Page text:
In his How to Eat, Move and Be Healthy! presentation, Paul Chek mentions that the average medical doctor dies 10 years younger than their average patient. He goes on to suggest that every healthcare practitioner, including personal trainers and nutritionists, should be able to consult professionally in their underwear! In other words, they should practice what they preach and they should not teach health if they do not represent health.
I completely agree.
How many out-of-shape trainers/nutritionists/dieticians/doctors do you see giving out advice on how to get in shape? I’ve had several debates with overweight professionals who advocate the Canada’s Food Guide and other similar (high carb, low fat) diets for weight loss. And when I say “overweight,” I’m being polite.
It’s no different than going to a strength and conditioning coach to gain strength when that coach can barely squat or bench their own body weight. That might not be such a wise choice.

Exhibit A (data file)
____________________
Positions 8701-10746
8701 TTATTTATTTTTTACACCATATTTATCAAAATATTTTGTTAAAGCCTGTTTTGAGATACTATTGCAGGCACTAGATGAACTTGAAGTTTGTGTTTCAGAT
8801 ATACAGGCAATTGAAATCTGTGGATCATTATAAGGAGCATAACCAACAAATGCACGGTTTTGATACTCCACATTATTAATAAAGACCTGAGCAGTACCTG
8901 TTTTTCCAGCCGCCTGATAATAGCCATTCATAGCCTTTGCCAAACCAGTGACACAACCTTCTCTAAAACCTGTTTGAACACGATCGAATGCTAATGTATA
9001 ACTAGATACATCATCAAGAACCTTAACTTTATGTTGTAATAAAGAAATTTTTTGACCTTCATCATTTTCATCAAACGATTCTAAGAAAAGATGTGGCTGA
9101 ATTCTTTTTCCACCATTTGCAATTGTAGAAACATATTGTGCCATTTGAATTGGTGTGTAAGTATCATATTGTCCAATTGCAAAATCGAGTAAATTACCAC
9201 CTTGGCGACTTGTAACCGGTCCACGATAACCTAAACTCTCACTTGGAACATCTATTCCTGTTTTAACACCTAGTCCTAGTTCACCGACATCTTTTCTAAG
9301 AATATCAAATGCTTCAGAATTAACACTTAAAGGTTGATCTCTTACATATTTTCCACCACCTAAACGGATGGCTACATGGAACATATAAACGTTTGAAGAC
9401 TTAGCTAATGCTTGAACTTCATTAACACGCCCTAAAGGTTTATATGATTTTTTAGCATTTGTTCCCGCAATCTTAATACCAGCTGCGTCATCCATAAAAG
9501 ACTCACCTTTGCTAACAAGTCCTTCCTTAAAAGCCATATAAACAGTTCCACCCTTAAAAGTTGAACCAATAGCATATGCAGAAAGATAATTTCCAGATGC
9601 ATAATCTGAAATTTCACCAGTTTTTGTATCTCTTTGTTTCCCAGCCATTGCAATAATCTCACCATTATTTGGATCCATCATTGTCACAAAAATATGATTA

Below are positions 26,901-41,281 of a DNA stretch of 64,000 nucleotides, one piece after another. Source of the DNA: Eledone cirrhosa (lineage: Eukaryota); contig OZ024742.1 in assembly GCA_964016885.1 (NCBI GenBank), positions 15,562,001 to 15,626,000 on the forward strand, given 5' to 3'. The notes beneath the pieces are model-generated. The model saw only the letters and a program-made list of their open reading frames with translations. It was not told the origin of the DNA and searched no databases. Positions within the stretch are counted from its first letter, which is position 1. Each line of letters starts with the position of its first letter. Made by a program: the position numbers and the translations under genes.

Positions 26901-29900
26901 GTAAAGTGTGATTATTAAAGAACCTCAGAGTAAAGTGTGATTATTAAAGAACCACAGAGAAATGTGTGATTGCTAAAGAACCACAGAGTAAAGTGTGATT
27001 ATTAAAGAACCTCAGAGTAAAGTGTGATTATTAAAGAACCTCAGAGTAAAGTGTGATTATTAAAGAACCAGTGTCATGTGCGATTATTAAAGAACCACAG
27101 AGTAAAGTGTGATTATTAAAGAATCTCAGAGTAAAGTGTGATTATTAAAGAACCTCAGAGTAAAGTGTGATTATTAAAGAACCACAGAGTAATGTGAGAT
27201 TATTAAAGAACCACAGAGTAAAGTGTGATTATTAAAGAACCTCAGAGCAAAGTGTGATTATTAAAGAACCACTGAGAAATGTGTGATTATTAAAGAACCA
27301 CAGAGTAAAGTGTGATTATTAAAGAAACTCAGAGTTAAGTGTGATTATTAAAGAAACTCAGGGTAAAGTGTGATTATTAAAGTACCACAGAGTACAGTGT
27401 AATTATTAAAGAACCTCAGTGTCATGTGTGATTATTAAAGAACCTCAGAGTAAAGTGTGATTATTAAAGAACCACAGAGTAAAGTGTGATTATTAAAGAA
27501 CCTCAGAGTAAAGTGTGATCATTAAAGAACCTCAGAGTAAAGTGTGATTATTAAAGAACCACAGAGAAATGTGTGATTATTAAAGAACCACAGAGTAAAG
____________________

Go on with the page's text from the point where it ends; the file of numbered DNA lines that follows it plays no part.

On the other side of the coin are coaches and trainers that “cheat” the process by taking drugs. Some even undergo cosmetic surgery. Apparently, the number one client for liposuction is someone that is within 10 pounds of their ideal weight and usually this consists of personal trainers and fitness models. These individuals appear in shape, but they're not necessarily healthy. Unfortunately, it’s not easy to distinguish poor health with good appearance (see The Day a Budweiser Girl Showed Up at My Door).
They often say that you can’t judge a book by its cover, but sometimes you can. Take an honest look at your healthcare provider and see if that is the type of person you would like to emulate.
To your health,
John Paul Catanzaro
Posted Apr 26, 2015